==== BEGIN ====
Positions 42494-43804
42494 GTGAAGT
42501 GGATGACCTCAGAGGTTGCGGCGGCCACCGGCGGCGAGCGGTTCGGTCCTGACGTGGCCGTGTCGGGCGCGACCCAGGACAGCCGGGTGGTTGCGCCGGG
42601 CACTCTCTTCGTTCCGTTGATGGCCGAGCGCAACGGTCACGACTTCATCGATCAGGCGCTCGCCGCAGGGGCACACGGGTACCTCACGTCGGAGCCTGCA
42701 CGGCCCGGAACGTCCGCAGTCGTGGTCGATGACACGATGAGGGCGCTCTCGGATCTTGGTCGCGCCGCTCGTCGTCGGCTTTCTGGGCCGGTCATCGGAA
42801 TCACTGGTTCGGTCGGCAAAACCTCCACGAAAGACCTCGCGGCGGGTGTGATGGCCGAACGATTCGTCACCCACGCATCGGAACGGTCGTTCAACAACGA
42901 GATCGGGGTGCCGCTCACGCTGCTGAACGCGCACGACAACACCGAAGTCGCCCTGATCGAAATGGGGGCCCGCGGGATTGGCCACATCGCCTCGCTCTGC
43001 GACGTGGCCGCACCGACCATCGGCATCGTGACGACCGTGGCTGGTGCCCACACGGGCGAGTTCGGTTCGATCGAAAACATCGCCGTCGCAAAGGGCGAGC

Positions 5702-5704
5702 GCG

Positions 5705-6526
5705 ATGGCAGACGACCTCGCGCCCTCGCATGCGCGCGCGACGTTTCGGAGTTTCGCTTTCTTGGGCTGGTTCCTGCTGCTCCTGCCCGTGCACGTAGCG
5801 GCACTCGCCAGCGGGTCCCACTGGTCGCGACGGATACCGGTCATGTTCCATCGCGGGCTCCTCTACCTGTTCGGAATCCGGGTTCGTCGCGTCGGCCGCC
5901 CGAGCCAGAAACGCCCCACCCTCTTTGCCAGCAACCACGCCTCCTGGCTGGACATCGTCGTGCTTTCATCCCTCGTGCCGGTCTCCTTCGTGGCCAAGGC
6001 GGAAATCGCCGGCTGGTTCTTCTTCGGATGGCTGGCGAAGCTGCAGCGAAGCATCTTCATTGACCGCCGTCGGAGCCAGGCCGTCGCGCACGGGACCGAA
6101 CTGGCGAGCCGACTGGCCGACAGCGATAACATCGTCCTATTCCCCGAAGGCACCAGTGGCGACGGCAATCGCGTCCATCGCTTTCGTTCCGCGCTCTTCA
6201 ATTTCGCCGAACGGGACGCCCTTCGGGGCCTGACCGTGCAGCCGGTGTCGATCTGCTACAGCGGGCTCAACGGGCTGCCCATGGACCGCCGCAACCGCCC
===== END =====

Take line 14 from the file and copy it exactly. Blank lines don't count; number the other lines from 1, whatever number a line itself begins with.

5901 CGAGCCAGAAACGCCCCACCCTCTTTGCCAGCAACCACGCCTCCTGGCTGGACATCGTCGTGCTTTCATCCCTCGTGCCGGTCTCCTTCGTGGCCAAGGC